We’ve all had that experience before: We finally go on a long-awaited trip with mounted expectations, only to find out on arrival that our destination looks a whole lot different. We decide to make the most of it and stay – but so does the disappointment. We wish we would have made different plans… yet here we are.
What if we could ‘try before we travel’ and get a glimpse into the envisioned experience beforehand?
Thankfully, the metaverse holds the door open for us to enter, allowing us to temper our expectations before we walk out of the door.
What travel use cases welcome us in the metaverse and what can we expect?
Let’s walk in and find out.
First things first, what is the metaverse exactly? The term ‘metaverse’ originated in the 1992 science fiction novel Snow Crash by Neal Stephenson as a blend of ‘meta’ and ‘universe’. The metaverse is frequently connected with users having control over a digital avatar, which is subsequently used to connect with other metaverse participants in a virtual world.
Fast forwarding to today, the metaverse has gained in popularity. A growing number of consumers are interested in making purchases via the metaverse. In fact, a survey performed by Accenture with more than 11,000 consumers across 16 countries revealed that 64% have already purchased a virtual product or enjoyed a virtual experience in the past year. The figure is expected to rise with 83% of consumers interested in making purchases via the metaverse.
It adds that 42% of consumers have visited a retailer in the virtual world to seek advice, make a purchase or explore products and 56% say they plan to.
And the metaverse has grabbed also the attention of the corporate world with 72% of global executives believing it will have a positive impact on their organizations, while 45% see it as a ‘breakthrough or transformational’, according to the Accenture Technology Vision 2022 report.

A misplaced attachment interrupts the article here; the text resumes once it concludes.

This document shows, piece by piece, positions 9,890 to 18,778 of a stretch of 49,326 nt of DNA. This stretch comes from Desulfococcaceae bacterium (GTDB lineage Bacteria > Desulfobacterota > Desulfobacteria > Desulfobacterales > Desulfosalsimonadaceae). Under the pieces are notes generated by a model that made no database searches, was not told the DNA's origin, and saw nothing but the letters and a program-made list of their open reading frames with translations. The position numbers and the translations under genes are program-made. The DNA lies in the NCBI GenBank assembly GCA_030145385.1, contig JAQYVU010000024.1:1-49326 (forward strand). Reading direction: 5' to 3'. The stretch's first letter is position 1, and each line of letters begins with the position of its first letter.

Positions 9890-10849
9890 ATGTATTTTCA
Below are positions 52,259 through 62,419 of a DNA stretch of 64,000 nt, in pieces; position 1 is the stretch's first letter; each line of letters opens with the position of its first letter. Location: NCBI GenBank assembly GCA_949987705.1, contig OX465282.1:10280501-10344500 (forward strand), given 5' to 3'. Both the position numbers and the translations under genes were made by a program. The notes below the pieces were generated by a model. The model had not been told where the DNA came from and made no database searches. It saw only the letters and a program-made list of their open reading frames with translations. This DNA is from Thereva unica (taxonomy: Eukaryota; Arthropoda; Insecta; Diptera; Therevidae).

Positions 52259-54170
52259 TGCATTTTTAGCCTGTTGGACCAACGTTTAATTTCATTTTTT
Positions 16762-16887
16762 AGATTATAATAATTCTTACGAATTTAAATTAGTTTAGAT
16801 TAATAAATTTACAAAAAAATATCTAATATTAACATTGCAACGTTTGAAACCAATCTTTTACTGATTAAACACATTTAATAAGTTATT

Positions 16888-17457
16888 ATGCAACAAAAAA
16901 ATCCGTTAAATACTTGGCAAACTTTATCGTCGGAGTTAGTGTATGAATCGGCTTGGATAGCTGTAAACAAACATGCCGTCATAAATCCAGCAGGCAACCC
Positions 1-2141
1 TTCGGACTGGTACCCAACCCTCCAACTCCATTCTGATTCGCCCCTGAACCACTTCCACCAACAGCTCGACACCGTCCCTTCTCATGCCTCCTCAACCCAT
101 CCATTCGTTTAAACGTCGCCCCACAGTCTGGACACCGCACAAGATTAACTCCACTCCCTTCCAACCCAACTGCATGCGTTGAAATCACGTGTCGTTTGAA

As for travel, half of the surveyed consumers are indeed imagining buying or are interested in buying a travel experience such as a hotel stay or activity. More than half of this group (55%) is represented by millennials.
Discovering digital twinning
When we talk about the options that the metaverse offers, we need to talk about digital twinning too. But what is it about?
An example can be found in airports with the focus on maintenance and travel safety. Traditionally, information about everything that happens at an airport is largely available in the more advanced control centers. However, because the various elements are collected and presented independently, it can be difficult to see the overall picture and how all the elements interact. It can also be hard to generate a historical view to review how the airport previously handled disruption caused by bad weather, for example.
Now the digital twinning technology comes into the picture. It provides a status image, a virtual, three-dimensional replica of the airport. This virtual replica helps to identify and resolve issues but can also build ‘what if?’ scenarios to aid future planning.
With this technology, airports can create the operations control interface of the future, bringing together everything that’s happening. That includes arriving and departing aircrafts, the number of passengers involved, queue wait times, escalator operations, passenger satisfaction with restrooms, traffic flows at drop-off and pick-up, and much more.
Some airports, including New York’s La Guardia, are already employing digital twin technology for airport operations. SITA, the IT provider for the air transport industry, plans to roll out the technology.
The next stage in digital twinning at airports is to build in a view of what is going to happen. By feeding in flight information, weather data and other operational information, the airport can use its digital twin to predict what will happen at the airport next.